In the study by Rampelli et al. [23], there was no effect of probiotic supplementation (B. longum Bar33 and L. helveticus Bar13) on the relative abundance of 31 phylogenetically related groups when compared to placebo. In the same study, the effect of probiotic supplementation on age-related dysbiosis was also evaluated. The probiotic intervention reverted an age-related increase of Clostridium cluster Xi, C. difficile, C. perfringens, Enterococcus Faecium, and Campylobacter when comparing the probiotic and the placebo group to a common reference of eight young, healthy adults; but no direct comparison was made between treatment groups.

In the study by Ferrario et al. [27], the α-diversity reported as Chao1 and Shannon coefficients and number of detected genera did not change as a result of the probiotic intervention (L. paracasei DG) when compared to placebo. Yet, the β-diversity between the probiotic and the placebo group was modified with absolute distances significantly higher for the probiotic than for the placebo treatments when assessed by principal coordinate analysis (PCoA) of weighted UniFrac distances. Accordingly, the relative abundance of Proteobacteria (P = 0.006) and Clostridiales genus Coprococcus (P = 0.009) were increased and the Clostridiales genus Blautia (P = 0.036) was decreased in the probiotic group when compared to placebo. Additionally, analyses of predicted functional profiles revealed changes in eight Kyoto Encyclopedia of Genes and Genomes modules related to bacterial pathways in membrane transport, amino acid metabolism, energy metabolism, and metabolism of cofactors and vitamins (P < 0.05).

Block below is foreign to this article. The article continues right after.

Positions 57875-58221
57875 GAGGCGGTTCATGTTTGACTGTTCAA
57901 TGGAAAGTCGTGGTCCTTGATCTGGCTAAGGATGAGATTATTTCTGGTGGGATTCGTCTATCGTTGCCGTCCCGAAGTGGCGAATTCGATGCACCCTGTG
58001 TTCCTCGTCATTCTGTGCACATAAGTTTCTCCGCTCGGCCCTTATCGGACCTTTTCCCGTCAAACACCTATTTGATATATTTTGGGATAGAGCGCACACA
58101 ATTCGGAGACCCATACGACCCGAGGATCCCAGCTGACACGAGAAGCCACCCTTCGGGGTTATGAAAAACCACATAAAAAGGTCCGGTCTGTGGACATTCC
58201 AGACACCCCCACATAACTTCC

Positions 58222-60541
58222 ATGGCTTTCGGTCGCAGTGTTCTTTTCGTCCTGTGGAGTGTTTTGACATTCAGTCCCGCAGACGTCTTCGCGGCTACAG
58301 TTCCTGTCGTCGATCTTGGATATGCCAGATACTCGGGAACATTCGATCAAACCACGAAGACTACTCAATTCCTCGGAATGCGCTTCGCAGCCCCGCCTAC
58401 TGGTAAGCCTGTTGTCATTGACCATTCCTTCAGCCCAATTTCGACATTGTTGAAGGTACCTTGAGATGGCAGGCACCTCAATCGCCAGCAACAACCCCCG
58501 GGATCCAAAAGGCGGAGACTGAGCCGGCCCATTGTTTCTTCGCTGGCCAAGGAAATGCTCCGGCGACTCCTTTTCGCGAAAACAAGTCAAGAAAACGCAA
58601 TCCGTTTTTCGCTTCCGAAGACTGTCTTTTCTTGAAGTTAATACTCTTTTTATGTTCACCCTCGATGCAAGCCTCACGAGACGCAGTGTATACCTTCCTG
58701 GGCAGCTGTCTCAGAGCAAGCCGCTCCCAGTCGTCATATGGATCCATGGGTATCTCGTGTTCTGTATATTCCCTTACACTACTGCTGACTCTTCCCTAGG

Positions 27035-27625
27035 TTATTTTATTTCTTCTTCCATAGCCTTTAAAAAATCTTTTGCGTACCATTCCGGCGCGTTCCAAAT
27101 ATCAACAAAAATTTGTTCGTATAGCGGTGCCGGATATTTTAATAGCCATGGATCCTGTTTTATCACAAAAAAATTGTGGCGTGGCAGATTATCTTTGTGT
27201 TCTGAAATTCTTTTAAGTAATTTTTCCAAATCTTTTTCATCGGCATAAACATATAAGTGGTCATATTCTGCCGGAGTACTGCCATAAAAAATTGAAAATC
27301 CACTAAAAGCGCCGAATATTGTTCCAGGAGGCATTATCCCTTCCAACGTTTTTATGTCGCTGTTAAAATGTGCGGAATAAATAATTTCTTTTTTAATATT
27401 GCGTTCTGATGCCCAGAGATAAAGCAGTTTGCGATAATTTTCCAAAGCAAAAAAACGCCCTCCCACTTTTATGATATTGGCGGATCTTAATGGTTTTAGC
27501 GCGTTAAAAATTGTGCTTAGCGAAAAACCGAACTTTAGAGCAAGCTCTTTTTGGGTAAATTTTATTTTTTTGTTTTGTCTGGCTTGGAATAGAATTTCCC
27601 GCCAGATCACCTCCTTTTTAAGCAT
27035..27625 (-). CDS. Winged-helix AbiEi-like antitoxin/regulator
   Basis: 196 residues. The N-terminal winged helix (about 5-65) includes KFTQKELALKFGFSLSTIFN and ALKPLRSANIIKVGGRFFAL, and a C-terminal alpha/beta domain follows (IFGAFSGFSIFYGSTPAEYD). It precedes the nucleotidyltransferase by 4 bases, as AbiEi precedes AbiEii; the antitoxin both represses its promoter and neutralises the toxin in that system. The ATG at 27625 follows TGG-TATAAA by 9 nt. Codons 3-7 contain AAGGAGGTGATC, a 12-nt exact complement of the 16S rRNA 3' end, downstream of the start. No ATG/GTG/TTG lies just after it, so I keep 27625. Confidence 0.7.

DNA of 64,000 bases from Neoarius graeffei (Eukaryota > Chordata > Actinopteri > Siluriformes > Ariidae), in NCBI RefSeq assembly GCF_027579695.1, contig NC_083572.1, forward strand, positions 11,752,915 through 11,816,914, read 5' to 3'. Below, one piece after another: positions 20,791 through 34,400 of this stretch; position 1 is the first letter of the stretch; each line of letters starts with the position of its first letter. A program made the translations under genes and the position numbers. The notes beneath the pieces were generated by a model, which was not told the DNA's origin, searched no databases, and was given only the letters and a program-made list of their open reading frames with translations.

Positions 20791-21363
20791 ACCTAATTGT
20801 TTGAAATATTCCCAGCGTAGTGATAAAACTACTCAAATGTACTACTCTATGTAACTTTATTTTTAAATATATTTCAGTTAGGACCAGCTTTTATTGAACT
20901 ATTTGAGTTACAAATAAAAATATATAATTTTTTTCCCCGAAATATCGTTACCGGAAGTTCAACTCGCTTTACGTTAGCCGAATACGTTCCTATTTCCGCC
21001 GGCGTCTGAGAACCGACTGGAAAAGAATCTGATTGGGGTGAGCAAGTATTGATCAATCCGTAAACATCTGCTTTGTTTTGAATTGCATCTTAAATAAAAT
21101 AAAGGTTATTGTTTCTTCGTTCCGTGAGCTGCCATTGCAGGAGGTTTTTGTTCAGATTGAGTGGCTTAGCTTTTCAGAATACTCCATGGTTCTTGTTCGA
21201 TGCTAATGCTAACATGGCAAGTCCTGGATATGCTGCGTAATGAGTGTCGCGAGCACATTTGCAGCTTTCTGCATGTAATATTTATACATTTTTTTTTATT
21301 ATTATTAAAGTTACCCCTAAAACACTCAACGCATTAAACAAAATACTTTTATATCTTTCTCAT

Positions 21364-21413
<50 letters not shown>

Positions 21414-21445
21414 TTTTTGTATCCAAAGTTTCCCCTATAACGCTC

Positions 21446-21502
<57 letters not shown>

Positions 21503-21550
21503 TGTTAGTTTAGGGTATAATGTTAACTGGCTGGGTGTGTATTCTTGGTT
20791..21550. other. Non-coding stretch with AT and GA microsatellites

In the study by Bjerg et al. [19], the β-diversity was not affected by the probiotic intervention (L. casei W8®) compared to placebo when assessed by PCoA of species and genus level Operational Taxonomic Unit (OTU) based UniFrac distances. Furthermore, no difference in α-diversity (Chao1 and Shannon index) or species richness was observed between the probiotic and the placebo group.

In the study by Brahe et al. [20], fecal microbiota was assessed by shotgun-sequencing-based metagenomics. The bacterial gene count (richness) did not change within the probiotic group (L. paracasei F19) compared to placebo. Alterations in the abundance of individual bacterial genes (2493 genes assigned to two metagenomic species) were observed after the intervention in the probiotic group. However, fewer alterations were observed in the intervention group compared to the placebo group (7436 genes assigned to six metagenomic species). Yet, no direct comparison between the groups is explicitly stated.